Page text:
Wednesday, May 29, 2013

Wellness Wednesday - Changing Our Outlook

About a month ago, I was invited to speak at a conference on religion and disabilities. I was only able to get off work for 1 day of the 2.5 of the conference,  but my coauthor could entire the entire event. Frustrating? Yes, but I chose to appreciate the time I was offered.

Then a very important work meeting was scheduled during the same time I was scheduled to speak. Again, I  made a conscious determination to look for a solution rather than becoming upset. My boss agreed to let someone else attend in my place. Relief.

I found out during a work meeting that the class I was supposed to teach had been moved to lunch time that day. I had a day packed with meetings, but was able to slip away and do the class. That afternoon, the assistant principal at my school asked if I could take time from my one personal day at the event to make some phone calls. I politely refused, and she was very gracious about it.

Today is my time to spend learning and giving the keynote address. I anticipate there will be some challenges, but pray things will go well. If they don't, I'll have more opportunities to practice my patience.

How do you take setbacks in stride?

Friday, May 24, 2013

Special Education Saturday - Preparing for Changes

Some schools are out, and others are finishing up. Children with special needs often have trouble adjusting to new routines, even when it's for a great reason like summer vacation. Here are a few tips to get you over the hump:

  • Discuss the upcoming changes. 
  • Make some plans and set up a new routine.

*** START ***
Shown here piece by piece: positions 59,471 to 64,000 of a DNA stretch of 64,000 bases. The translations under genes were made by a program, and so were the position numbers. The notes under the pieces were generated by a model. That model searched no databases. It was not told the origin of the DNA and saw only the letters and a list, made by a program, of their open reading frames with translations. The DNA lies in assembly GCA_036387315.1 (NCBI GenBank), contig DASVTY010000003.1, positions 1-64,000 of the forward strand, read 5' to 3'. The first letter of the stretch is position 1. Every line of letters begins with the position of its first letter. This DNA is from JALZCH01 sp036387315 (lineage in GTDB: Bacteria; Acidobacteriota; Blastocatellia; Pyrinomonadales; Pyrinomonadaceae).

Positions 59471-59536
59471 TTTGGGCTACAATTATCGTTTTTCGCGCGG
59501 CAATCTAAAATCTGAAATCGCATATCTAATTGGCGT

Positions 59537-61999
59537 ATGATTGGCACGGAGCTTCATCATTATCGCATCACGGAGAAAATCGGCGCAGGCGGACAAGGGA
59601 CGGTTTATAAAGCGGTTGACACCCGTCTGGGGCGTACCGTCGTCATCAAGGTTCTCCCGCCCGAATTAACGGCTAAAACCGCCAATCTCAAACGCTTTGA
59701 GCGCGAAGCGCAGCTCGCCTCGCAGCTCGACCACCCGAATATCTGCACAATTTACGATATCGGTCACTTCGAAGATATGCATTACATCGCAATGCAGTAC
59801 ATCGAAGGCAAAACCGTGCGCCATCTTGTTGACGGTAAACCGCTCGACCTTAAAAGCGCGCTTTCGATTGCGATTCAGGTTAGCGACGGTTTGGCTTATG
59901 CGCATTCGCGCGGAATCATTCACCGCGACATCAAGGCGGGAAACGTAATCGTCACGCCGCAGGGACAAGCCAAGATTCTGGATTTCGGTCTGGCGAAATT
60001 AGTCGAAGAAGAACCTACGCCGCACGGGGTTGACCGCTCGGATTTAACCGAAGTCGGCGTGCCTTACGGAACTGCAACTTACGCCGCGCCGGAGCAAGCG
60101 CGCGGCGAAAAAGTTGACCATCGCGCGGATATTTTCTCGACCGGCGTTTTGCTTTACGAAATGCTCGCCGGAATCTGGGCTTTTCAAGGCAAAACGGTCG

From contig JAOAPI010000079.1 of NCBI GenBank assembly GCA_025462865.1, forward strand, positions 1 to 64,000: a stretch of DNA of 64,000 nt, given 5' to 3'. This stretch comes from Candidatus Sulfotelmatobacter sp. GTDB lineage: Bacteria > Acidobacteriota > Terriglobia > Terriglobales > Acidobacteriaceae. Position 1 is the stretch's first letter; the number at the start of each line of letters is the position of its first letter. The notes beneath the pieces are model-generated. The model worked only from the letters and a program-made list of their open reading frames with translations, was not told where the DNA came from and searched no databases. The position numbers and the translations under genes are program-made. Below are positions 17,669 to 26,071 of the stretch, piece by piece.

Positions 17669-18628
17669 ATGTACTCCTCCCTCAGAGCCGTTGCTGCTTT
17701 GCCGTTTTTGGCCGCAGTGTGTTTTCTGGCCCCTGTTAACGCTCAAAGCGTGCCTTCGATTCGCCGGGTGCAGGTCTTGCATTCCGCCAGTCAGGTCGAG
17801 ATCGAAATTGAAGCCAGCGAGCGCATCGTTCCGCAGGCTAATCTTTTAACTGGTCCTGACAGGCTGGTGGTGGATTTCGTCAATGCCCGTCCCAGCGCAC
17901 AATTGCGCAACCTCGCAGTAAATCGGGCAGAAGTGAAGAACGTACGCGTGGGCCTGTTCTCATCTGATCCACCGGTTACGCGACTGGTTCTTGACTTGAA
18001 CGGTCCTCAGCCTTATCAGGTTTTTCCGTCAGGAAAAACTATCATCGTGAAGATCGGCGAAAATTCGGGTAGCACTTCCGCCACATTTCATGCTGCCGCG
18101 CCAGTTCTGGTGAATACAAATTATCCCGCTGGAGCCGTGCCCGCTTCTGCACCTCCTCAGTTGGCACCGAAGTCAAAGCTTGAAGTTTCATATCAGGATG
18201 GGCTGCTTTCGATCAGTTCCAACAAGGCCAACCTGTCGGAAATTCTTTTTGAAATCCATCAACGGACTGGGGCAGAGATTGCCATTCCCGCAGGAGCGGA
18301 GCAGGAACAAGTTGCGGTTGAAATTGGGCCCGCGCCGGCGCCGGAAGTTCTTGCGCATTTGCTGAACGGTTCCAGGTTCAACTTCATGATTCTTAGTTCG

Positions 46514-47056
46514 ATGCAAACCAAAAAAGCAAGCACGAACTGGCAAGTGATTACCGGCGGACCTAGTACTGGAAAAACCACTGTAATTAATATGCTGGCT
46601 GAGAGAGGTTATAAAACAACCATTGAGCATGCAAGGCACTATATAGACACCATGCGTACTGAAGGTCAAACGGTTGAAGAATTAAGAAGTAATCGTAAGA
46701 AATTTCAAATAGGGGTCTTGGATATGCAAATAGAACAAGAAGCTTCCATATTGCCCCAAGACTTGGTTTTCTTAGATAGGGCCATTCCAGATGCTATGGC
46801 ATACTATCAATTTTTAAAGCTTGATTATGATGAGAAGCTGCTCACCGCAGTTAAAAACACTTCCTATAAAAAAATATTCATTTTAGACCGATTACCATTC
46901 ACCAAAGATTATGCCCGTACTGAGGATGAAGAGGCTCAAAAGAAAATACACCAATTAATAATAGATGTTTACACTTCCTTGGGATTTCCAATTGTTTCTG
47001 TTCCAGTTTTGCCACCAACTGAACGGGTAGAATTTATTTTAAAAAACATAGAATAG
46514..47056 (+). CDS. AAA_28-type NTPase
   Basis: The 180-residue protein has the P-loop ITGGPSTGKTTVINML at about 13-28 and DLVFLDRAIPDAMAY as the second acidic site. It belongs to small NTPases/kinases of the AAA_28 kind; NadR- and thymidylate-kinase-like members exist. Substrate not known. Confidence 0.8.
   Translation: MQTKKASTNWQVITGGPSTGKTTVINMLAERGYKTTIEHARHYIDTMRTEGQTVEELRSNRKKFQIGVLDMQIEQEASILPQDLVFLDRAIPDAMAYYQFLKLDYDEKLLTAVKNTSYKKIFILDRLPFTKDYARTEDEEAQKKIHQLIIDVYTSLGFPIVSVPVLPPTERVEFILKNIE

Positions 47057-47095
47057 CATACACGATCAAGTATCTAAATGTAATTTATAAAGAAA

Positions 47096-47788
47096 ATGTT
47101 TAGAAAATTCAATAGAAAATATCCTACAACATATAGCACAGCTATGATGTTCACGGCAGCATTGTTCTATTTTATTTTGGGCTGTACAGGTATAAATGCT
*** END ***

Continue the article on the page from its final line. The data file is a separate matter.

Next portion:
• Emphasize the positive aspects of the different schedule. 
  • Discuss concerns, but don't allow your child to dwell on them. 
Soon it will be time to prepare for a new school year. More tips:
  • Say good things about the staff--if you set up bad expectations, they will be fulfilled.
  • Talk about how you will prepare things like supplies and clothing. 
  • Arrange for a time to tour the new school/classroom and visit with the teacher. 
  • Generate excitement by helping your child review good memories from the past year. 
What are your best tips for ending or beginning a school year?

Saturday, May 11, 2013

Special Education Saturday - Having Hard Conversations

I've been talking to lots of people lately about having hard conversations. Many difficult dialogs take place between families and school personnel.

Here are a few tips to keep challenging chats from becoming hostile or impossible:

  • Be polite.
  • Don't blame current staff members for mistakes made on other campuses. 
  • Try not to act hostile--we are not your enemies.
  • Don't make assumptions, expain your position calmly.
  • Pick your battles. Every phone call is not a time for a laundry list of complaints.
  • Be sure the person you contact is in a position to help you--contact teachers about grades, etc.
  • Give them 24-48 hours to respond.
  • Don't expect information over weekends and school breaks.
  • Please understand that there are certain things that can't be done (ignoring crimes on campus, changing grades, etc.)
  • If you have a serious problem, talk to an administrator. 
How do you make hard conversations easier?

Wednesday, May 8, 2013

Wellness Wednesday - Edited Thoughts

Latest in a series of blog posts based on "Train Your Brain to Get Happy" by Aubele, Wenck, & Reynolds.